Trade unions are planning a happening in protest of planned reforms in the health sector to take place July 12. On that day, Parliament is set to discuss the new legislation, under which some patient fees would be increased. The happening is meant draw attention to the serious implications of changes in the health sector using humour. According to the leaders of the trade unions’ umbrella organization ČMKOS, some elements of the new legislation may be against the constitution; should it be approved, unions are prepared to take it to the Constitutional Court.
Tuesday’s general strike in Greece rescheduled a number of Czech flights bound for Athens and other popular tourist destinations but did not present serious complications, a spokeswoman for the flight company Travel Service told the CTK news agency on Tuesday. Passengers heading for Greece were alerted about the rescheduled flights in advance, those returning from Greece suffered a several hour delay. The same policy will be in place on Wednesday when the general strike is expected to reschedule 7 flights out to Greece.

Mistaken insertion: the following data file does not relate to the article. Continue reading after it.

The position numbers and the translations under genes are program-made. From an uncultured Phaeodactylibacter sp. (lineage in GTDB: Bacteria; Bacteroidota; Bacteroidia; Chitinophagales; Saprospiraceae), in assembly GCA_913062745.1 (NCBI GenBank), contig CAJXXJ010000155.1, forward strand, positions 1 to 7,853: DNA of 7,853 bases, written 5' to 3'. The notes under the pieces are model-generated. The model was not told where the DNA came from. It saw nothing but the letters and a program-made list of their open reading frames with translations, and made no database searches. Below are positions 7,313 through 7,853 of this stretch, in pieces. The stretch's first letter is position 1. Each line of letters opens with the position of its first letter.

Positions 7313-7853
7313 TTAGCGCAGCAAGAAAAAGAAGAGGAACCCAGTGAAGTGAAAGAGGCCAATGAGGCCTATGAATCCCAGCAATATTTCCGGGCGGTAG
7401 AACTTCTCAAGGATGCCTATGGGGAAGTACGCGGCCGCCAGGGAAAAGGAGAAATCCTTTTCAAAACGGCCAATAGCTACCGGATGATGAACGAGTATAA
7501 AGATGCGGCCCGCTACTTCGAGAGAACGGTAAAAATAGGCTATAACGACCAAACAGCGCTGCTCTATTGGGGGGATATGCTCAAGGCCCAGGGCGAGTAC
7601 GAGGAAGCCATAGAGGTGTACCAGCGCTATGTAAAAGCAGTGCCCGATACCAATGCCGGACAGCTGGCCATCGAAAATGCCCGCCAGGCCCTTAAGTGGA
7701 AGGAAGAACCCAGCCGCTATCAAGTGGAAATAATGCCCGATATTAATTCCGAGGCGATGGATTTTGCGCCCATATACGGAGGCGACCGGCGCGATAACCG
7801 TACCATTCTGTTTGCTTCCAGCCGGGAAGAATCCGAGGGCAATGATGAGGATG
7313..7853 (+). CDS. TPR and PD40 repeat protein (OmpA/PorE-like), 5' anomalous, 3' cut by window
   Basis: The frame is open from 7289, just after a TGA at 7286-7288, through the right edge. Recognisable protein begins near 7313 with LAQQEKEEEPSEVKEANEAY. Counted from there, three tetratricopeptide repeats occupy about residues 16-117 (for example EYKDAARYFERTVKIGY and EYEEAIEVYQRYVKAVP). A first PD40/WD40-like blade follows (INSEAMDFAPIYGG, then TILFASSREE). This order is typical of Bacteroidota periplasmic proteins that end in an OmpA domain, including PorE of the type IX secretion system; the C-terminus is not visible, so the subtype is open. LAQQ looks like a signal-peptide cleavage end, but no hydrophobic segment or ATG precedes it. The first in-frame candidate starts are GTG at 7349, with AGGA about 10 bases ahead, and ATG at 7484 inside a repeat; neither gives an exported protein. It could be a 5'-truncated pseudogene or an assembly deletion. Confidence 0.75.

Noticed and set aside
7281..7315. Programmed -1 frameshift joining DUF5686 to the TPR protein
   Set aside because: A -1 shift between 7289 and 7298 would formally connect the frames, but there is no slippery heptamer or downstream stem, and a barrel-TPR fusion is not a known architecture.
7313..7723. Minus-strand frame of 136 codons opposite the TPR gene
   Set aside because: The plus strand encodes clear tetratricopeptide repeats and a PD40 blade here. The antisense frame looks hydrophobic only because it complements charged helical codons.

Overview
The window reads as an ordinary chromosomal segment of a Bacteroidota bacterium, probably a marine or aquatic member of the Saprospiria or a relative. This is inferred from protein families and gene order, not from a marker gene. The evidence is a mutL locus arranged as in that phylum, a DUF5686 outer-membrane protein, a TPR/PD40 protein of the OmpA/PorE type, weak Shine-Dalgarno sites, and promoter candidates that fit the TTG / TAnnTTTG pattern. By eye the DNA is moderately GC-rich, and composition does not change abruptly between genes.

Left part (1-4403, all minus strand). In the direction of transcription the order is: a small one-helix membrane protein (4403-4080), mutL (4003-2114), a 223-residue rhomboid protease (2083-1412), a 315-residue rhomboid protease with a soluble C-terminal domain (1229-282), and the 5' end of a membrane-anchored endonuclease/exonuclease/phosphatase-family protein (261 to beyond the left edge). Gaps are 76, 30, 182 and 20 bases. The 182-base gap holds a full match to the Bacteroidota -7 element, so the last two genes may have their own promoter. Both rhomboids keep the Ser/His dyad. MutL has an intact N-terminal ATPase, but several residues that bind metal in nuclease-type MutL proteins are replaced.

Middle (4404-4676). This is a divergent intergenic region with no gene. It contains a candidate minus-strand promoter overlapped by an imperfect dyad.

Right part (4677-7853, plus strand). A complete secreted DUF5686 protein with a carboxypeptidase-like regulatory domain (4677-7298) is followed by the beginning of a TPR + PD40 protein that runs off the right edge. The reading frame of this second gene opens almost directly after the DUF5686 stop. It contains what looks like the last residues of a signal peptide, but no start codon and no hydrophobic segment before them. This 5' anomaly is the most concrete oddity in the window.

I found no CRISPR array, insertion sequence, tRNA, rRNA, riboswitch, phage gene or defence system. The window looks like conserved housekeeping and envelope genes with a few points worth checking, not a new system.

Tuesday’s general strike in Greece is expected to disrupt most transportation including air travel, a spokeswoman for the flight company Travel Service told the CTK news agency on Monday. Passengers heading for Greece are likely to have their flights re-scheduled and have been asked to contact the agency for the latest developments. According to the company the strike will affect at least ten flights bound for Greece. Some 2,000 people are bound for Greece by air on Tuesday. The strike is expected to close down airports in Greece from 7 to 11 am and then again from 5 to 9 pm.
An unannounced strike of rail drivers from the private company Vogtlandbahn has brought to a halt rail transport between Bavaria and the Czech Republic. A spokesman for Czech Railways said trains on the lines from Prague to Munich and Prague to Nuremberg would be terminated in Domažlice. The open-ended strike has affected other rail connections as well since Vogtlandbahn operates a number of interstate trains. Czech Railways is providing updated information on its web page.